Friday, October 9, 2015

The Janson Equation, by Douglas Corleone

Apparently the characters in this novel originated with the late Robert Ludlum, so his name gets a large font billing on the cover of this book.

The first chapter of this book was a test: given such poor writing, is it worth going on?  The writing mysteriously got better. Or maybe I became inured to it. The plot movement is fast. It is the standard super hero spy can do anything kind of novel.

Let me justify my condemnation of writing style. The first sentence of this novel ran 93 words. Yes, in one sentence. And it wasn't a great sentence. Here's a sample from page two:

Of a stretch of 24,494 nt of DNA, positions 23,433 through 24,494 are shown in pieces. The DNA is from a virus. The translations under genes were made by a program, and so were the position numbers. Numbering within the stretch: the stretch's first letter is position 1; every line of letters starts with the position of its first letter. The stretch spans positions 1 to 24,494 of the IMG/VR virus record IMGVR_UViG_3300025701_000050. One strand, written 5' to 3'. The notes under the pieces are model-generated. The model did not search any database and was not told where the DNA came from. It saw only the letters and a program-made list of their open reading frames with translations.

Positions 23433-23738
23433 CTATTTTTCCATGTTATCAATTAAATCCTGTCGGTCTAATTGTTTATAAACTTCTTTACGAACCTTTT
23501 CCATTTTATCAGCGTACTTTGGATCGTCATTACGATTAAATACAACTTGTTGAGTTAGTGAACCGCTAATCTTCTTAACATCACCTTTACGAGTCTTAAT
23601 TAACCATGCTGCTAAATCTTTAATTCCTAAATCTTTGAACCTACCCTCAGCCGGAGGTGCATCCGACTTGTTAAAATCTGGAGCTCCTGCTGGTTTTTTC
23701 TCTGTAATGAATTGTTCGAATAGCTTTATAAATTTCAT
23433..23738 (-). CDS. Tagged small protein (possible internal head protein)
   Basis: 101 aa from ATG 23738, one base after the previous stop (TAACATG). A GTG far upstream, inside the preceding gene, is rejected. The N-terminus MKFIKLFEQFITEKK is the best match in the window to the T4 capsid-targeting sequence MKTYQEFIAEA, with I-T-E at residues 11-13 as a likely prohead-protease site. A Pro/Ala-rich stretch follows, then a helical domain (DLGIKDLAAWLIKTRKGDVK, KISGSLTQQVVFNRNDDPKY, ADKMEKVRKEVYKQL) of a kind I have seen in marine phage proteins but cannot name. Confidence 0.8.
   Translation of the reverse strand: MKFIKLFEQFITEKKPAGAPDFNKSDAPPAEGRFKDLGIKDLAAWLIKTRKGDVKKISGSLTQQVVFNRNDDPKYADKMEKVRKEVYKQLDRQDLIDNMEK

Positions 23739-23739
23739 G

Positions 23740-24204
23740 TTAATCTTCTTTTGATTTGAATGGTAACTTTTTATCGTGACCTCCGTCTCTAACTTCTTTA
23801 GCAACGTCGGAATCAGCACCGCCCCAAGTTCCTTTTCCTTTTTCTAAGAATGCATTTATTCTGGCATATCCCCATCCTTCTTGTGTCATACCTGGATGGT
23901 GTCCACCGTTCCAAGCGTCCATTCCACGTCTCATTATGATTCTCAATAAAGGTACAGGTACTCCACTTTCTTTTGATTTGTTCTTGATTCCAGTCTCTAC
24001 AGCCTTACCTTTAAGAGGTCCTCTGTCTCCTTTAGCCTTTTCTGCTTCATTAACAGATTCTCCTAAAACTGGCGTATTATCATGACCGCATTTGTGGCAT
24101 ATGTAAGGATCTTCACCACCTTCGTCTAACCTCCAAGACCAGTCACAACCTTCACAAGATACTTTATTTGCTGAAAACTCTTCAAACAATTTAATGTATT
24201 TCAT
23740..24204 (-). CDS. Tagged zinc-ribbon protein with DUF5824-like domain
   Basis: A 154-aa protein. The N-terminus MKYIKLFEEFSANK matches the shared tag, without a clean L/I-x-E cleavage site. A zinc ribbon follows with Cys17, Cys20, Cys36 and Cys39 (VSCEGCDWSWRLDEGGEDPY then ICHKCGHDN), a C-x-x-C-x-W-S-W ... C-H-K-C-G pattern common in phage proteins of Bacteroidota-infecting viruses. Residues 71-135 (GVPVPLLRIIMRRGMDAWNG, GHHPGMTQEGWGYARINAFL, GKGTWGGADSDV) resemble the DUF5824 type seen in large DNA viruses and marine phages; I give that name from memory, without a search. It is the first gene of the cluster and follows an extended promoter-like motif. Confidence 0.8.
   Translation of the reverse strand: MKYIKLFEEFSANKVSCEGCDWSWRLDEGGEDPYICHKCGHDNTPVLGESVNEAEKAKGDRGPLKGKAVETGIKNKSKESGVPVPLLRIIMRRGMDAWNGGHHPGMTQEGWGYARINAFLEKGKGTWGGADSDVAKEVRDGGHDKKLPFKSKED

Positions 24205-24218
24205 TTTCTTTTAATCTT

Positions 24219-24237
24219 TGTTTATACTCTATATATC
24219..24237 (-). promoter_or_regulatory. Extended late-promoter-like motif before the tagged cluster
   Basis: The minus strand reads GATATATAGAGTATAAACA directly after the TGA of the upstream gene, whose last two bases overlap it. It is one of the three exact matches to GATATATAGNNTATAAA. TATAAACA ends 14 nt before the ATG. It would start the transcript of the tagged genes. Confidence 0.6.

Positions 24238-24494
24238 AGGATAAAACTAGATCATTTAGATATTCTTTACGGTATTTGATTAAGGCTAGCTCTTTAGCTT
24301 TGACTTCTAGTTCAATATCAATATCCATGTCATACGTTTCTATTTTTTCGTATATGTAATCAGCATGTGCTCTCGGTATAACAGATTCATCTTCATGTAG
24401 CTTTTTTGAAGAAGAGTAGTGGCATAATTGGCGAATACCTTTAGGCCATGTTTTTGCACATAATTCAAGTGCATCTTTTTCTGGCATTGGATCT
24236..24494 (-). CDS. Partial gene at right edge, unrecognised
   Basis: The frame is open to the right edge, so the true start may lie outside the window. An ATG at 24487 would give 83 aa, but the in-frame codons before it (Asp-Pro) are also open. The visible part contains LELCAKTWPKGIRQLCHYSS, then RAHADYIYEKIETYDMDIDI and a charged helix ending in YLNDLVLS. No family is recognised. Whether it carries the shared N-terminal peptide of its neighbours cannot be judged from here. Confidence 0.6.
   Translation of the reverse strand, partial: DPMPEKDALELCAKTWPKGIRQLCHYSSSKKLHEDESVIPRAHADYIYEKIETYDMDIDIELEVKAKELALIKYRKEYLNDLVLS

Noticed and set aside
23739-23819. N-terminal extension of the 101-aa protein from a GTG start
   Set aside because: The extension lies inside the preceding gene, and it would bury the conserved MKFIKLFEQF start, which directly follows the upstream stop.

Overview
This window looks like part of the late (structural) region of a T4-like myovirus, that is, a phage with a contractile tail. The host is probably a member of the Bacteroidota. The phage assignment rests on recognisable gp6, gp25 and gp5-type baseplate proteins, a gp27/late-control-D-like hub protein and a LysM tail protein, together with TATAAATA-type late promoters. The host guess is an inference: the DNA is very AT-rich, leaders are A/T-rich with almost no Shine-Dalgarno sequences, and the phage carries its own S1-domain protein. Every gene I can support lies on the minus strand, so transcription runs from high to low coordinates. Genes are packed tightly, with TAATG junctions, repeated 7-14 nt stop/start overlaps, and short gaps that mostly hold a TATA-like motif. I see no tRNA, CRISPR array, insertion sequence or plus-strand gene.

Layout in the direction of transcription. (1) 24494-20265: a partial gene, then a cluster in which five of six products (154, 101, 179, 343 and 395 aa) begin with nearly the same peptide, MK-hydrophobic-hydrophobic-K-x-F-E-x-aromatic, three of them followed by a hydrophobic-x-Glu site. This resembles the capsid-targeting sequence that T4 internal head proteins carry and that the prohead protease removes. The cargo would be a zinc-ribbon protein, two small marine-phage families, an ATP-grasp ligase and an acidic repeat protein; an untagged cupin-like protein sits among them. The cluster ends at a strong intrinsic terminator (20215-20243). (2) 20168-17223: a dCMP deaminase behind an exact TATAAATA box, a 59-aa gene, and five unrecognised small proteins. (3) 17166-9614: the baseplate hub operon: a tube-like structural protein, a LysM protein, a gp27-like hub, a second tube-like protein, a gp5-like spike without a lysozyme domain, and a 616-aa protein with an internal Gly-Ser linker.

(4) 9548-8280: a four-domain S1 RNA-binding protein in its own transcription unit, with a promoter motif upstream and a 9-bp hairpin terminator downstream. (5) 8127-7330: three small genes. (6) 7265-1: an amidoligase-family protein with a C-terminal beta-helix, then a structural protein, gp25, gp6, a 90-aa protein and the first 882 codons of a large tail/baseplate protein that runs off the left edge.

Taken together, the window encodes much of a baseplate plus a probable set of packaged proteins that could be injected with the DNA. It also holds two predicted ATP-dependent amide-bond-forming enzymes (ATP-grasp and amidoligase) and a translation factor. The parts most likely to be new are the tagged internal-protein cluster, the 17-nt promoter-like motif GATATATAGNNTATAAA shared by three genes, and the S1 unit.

"Lynx fished around the inside pocket of his jacket and plucked out a small key to open the lock on his bicycle, then walked the bike away from the compound before lifting his right leg over the frame and straddling it."
Perhaps I'm too demanding. Why did the reader need to be told that the key was small, that the right leg went over the frame first, that the rider ended up straddling the bike? Still, this was a way better sentence than others (and yes, I'm too lazy to retype the first long line of the novel).

Having just finished the masterfully written "Fifth Gospel," my standards have been set high due to brilliant craftmanship. Maybe that's why reading this novel was so jarring.

So is this worth reading?  If you can get it at a steep discount, it is a good airplane book. You can leave it behind or at a hotel for the next traveler to pick up.

Robert Ludlum's (TM) The Janson Equation (Janson series)

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